A timetable for auditing the Carroll County schools is emerging, as school and county staff draft a specific list of what an auditor will measure.
The document is a "request for proposals," to be advertised once it is approved by the Board of Education and the county commissioners next month.
A pre-bid conference is set for Jan. 17, and it is possible a consultant could be hired in March, start work in April and finish in May, said William Hyde, assistant superintendent of Carroll County schools.
As written now, the proposal asks consultants to submit bids based on auditing the transportation, food service and personnel departments of the schools.
"It's a reasonable approach to an eventual full audit of the Board of Education," said Steven Powell, the county's budget and management director.
"We're pleased with the quality of the document we have," Mr. Hyde said. Wooden and Benson of Towson, the firm that does financial audits of the county and schools, assisted staff in writing the proposal, he said.
The schools get a full financial audit every year. This "performance" audit is designed to measure how well the schools and offices are meeting their goals. For example, in personnel, it will review how staff are certified, recruited and promoted. It will examine record-keeping, benefits management and professional development, according to the newly drafted proposal.
In transportation, it will examine staffing, routing and scheduling, safety procedures, maintenance and other areas.
In food service, the audit will examine nutrition, storage and distribution, staffing and other issues.
The performance audit has been a sore point between the commissioners and the school board for years. In 1989, the school board agreed to an audit as long as it had some control over the scope. The commissioners instead sought an attorney general's decision on whether they could impose an audit. The ** answer was no, and the issue went dormant until last year.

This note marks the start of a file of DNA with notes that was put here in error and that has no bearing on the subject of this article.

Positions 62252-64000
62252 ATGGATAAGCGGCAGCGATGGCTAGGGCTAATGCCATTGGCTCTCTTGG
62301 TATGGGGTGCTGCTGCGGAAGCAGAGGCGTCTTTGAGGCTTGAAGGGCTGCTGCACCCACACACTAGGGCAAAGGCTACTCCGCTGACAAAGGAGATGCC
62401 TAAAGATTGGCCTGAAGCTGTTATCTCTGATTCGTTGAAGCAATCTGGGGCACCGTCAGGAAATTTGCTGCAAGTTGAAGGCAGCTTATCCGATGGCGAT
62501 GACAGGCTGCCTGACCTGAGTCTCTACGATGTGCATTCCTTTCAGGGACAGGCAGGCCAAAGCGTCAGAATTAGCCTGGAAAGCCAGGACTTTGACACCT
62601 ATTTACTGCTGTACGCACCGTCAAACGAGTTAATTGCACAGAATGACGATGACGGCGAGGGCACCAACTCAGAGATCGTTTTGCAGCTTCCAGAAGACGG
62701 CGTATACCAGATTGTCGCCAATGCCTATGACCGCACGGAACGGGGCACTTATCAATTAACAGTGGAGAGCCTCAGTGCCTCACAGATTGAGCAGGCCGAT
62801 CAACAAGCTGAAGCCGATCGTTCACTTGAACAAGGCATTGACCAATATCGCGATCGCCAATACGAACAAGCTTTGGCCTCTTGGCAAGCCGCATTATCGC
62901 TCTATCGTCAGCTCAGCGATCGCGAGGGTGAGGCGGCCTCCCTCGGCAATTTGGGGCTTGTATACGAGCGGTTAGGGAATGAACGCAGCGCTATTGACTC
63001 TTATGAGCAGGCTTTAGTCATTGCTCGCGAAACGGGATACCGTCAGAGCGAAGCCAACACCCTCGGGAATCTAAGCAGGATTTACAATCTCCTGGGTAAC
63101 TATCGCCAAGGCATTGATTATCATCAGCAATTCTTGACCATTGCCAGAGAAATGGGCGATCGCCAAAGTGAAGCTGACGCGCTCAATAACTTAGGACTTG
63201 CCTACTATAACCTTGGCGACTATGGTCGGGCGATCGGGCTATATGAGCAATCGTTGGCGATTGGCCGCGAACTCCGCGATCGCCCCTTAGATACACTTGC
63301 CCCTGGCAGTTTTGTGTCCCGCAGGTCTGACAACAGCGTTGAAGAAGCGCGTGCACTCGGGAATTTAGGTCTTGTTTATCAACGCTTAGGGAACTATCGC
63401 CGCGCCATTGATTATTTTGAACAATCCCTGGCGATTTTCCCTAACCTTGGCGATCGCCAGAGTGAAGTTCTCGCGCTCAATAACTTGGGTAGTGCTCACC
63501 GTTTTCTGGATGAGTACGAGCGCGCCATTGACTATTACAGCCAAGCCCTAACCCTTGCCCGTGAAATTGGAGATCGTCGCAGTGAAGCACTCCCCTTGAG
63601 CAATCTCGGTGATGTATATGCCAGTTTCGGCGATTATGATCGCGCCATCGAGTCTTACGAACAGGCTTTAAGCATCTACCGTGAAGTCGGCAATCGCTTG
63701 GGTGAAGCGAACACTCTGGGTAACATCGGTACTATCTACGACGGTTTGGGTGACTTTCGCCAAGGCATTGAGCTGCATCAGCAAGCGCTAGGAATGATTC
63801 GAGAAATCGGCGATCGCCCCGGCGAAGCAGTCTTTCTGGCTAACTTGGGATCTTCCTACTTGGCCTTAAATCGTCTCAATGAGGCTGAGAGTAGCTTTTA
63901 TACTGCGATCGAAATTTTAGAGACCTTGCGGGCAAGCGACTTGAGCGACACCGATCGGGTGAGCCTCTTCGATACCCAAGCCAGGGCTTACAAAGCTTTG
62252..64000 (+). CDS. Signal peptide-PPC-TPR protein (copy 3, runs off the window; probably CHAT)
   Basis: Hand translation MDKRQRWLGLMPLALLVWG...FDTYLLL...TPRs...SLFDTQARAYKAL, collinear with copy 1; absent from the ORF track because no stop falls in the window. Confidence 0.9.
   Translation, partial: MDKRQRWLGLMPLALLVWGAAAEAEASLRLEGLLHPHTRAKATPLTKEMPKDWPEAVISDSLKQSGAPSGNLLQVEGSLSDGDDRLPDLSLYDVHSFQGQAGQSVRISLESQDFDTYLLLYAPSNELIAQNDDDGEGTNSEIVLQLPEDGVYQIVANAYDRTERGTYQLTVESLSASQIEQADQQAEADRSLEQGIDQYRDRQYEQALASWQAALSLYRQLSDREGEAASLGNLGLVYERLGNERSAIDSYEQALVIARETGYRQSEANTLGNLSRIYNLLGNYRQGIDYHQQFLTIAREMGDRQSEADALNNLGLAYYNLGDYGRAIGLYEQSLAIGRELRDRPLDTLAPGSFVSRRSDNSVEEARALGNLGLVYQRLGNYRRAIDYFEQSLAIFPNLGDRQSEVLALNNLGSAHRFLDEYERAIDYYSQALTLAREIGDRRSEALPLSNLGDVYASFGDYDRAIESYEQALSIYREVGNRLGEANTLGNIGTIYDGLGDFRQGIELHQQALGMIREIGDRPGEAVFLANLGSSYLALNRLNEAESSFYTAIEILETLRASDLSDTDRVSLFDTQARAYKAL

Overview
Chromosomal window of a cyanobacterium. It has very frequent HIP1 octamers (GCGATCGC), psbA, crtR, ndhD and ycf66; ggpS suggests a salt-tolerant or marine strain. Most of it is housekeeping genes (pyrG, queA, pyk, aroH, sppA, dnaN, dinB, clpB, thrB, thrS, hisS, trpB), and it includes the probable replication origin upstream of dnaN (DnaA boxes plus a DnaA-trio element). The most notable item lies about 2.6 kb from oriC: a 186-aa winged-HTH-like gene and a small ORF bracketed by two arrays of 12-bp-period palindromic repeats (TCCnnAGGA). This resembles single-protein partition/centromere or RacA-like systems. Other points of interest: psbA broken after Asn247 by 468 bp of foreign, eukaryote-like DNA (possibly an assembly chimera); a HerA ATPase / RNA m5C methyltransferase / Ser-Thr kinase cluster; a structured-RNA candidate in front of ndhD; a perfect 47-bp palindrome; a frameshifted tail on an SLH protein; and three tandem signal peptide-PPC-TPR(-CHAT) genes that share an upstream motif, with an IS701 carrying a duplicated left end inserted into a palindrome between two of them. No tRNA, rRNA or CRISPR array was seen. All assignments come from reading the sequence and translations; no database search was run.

The school board last year again agreed to an audit, as long as there was mutual agreement with commissioners over the scope, definition and other factors, and as long as the commissioners would pay for it.
After several months, the two boards have agreed to the terms.
But Commissioner Elmer C. Lippy again raised the ire of school board members this month by asking Carroll's legislative delegation to sponsor a bill giving counties the right to audit schools.
"There's nothing malicious about my decision to have something written into the books," Mr. Lippy said. "We have to have that for future boards of education and boards of commissioners. I would like to get it established just because of the magnitude of money involved."
School board members have maintained that they are elected to monitor the schools, and that the commissioners already have final financial control.
The Board of Education takes up about 53 percent of the county budget. Commissioners already have final say over the bottom line in the budget.
Once the budget is set, transfers of money between categories, such as from salaries to maintenance, must be approved by the commissioners. Transfers within categories are approved by the board, but always reported to commissioners on a monthly basis.